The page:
The Effects of Restrictive Cardiomyopathy R145W Mutation on Signaling Pathways and Proteasome Function

Student Name: 
Rebecca Chang
UCD Mentor: 
Dr. Aldrin Gomes

The leading cause of sudden cardiac death (SCD) in young adults is familial hypertrophic cardiomyopathy (FHC), but the incidence of SCD in restrictive cardiomyopathy is even higher. Restrictive cardiomyopathy is a heart condition where the ventricle walls do not thicken but become stiff and cannot relax. Although restrictive cardiomyopathy is the least common of the cardiomyopathies, it has the highest mortality rate. However, how restrictive cardiomyopathy affects the heart is not well understood. The goal of this study was to determine the effects of the restrictive cardiomyopathy R145W mutation on signaling pathways and proteasome function in the heart. In the experiment, hearts with the mutation as well as control wild type hearts were homogenized in urea, centrifuged, digested with trypsin, and tagged with TMT isobaric mass tags for mass spectrometry. Statistical analysis showed that six proteins from the Parkinson’s pathway were present in the R145W hearts in significantly lower levels than in the wild type hearts. These proteins were proteasome subunits and heat shock proteins and were responsible for protein degradation and stress response in the cell. The lower amounts of these proteins suggests that the mutated hearts were likely subjected to higher amounts of oxidative stress due to the lack of response from the heat shock proteins and lack of proteasome activity that would normally help to prevent stress. With this research suggesting that R145W hearts are likely to experience more stress, future tests can be done to detect levels of oxidative stress, reactive oxidant species, ER stress related proteins, and determine the antioxidant status of animals.

Comparing the Targeting of Toc75 and OEP80, two Transmembrane Chloroplast Proteins, Through the Construction and Expression of a Chimeric Gene Involving Portions of Toc75 and OEP80.

Student Name: 
Renee Radusewicz
UCD Department: 
Plant Science
UCD Mentor: 
Dr. Kentaro Inoue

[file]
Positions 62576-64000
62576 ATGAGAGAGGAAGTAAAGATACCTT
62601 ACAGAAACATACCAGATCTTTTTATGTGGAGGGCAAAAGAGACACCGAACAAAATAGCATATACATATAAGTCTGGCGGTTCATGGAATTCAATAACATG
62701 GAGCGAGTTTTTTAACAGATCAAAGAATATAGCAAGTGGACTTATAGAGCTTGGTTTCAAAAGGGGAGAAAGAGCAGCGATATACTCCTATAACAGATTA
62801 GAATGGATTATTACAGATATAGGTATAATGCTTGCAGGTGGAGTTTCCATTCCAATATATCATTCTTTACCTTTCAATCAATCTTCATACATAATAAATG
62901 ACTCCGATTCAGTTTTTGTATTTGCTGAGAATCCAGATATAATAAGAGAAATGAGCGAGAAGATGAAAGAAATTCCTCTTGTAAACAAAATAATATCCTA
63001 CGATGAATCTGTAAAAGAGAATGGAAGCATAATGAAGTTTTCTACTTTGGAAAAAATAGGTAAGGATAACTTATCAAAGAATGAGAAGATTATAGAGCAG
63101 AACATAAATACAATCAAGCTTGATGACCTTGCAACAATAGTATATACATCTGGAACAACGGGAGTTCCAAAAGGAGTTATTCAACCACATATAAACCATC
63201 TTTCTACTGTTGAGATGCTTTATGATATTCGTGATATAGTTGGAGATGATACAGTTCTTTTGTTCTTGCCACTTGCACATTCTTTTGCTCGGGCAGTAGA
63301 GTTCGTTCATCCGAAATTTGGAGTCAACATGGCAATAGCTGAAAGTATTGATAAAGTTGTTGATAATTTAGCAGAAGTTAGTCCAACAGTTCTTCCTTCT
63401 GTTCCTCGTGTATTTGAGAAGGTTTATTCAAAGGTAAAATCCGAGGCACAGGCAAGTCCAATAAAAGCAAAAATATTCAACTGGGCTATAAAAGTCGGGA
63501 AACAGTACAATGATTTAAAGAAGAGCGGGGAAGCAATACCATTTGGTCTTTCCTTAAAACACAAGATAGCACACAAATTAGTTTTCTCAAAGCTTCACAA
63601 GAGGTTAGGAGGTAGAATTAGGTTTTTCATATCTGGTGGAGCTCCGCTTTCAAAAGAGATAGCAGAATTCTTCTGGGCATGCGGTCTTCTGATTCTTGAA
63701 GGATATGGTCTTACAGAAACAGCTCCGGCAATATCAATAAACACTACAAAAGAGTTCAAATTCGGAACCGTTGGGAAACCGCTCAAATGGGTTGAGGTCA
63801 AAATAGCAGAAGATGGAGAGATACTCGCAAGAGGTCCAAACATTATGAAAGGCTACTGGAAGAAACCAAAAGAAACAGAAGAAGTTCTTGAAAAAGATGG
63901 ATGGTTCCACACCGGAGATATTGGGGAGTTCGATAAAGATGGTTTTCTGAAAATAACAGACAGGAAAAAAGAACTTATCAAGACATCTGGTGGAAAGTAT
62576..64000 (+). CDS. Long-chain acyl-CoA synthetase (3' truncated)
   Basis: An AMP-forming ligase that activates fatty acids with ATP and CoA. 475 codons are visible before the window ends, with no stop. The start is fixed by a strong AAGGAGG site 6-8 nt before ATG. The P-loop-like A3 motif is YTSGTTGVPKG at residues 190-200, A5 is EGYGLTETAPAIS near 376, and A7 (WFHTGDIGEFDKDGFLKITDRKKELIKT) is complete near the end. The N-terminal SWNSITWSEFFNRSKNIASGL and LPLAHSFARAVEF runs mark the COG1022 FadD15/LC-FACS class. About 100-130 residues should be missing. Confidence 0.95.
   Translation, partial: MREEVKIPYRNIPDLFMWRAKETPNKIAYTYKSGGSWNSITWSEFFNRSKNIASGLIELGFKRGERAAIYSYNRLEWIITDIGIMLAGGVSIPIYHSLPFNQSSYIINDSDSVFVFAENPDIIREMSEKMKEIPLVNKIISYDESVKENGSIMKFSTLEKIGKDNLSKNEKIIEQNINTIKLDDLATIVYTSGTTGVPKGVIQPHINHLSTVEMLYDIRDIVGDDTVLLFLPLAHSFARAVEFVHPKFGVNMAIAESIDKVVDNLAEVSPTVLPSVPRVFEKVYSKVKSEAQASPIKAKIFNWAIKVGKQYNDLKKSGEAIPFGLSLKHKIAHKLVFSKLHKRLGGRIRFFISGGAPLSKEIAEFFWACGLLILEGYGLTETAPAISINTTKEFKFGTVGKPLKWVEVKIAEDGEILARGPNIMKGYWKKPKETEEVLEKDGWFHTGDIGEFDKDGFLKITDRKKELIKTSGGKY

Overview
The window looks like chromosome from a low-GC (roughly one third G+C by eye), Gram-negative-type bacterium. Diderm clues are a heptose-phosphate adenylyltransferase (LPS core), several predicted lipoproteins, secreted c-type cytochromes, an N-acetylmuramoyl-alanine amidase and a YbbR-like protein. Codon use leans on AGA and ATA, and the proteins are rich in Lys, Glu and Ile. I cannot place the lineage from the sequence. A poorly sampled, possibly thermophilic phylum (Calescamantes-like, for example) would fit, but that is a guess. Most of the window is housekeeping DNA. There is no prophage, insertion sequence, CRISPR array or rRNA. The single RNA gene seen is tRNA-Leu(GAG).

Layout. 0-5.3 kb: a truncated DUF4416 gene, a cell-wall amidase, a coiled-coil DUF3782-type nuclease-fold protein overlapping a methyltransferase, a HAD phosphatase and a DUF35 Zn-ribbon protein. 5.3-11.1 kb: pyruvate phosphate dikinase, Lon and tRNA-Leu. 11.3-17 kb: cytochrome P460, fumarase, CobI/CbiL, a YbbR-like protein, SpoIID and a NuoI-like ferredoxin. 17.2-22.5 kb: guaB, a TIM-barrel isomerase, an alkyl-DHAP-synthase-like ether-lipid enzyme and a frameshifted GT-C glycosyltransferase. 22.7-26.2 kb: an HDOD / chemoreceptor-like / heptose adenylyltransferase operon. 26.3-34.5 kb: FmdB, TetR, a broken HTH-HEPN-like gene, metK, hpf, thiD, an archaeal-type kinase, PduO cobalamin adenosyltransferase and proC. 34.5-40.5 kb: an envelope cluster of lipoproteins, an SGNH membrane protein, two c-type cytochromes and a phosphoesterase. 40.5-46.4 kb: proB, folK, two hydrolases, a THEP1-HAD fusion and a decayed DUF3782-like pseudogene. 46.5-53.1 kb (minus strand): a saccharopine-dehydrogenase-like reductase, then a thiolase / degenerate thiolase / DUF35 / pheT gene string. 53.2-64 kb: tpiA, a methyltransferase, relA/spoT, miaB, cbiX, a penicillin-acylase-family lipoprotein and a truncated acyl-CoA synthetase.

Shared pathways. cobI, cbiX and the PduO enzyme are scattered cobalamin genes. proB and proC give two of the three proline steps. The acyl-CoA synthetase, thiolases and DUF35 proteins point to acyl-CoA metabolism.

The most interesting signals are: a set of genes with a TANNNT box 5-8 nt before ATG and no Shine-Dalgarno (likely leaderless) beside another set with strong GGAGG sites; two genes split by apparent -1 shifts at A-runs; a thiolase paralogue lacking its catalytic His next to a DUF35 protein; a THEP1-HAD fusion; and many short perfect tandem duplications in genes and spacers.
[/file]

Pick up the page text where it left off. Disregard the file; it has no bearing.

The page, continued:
According to the endosymbiotic theory, chloroplasts descend from a cyanobacterial ancestor that was engulfed by a eukaryotic cell. Within the chloroplast's outer membrane are paralogous transmembrane proteins known as Toc75 and OEP80. The two proteins evolved from a cyanobacterial protein, which inserted proteins into the outer membrane of the chloroplast’s cyanobacterial ancestor. Toc75 has evolved to function in protein import into the endosymbiont, which was required for the evolution of chloroplasts. The molecular function of OEP80 remains unknown, but is hypothesized to retain the function of its cyanobacterial ancestor. We are interested in how Toc75 evolved its novel function. One aspect of Toc75 and OEP80 that may contribute to their different functions is how they are targeted to the outer membrane of the chloroplast. Much is known about the targeting mechanism of Toc75, but not that of OEP80. Preliminary results of the Inoue lab indicate that Toc75 and OEP80 have distinct targeting mechanisms. To compare the targeting mechanism of OEP80 and Toc75, polymerase chain reactions (PCR) and gel electrophoresis will be utilized to construct a gene that incorporates portions of Toc75 and OEP80. The section in Toc75 that is responsible for targeting will replace the corresponding portion of OEP80. After Gateway cloning, plasmid isolation, transformation of agrobacteria, and infiltration of the bacteria into Nicotiana benthamiana, this transgene will be expressed in plants. The chloroplasts of the mutant plant cells will then be isolated and undergo SDS-PAGE and a Western blot, enabling this project to verify where the protein produced by the new gene is located within the chloroplast. This will determine if difference in targeting mechanisms between the two transport proteins contributed to distinct functions, hinting at how chloroplasts evolved through endosymbiosis.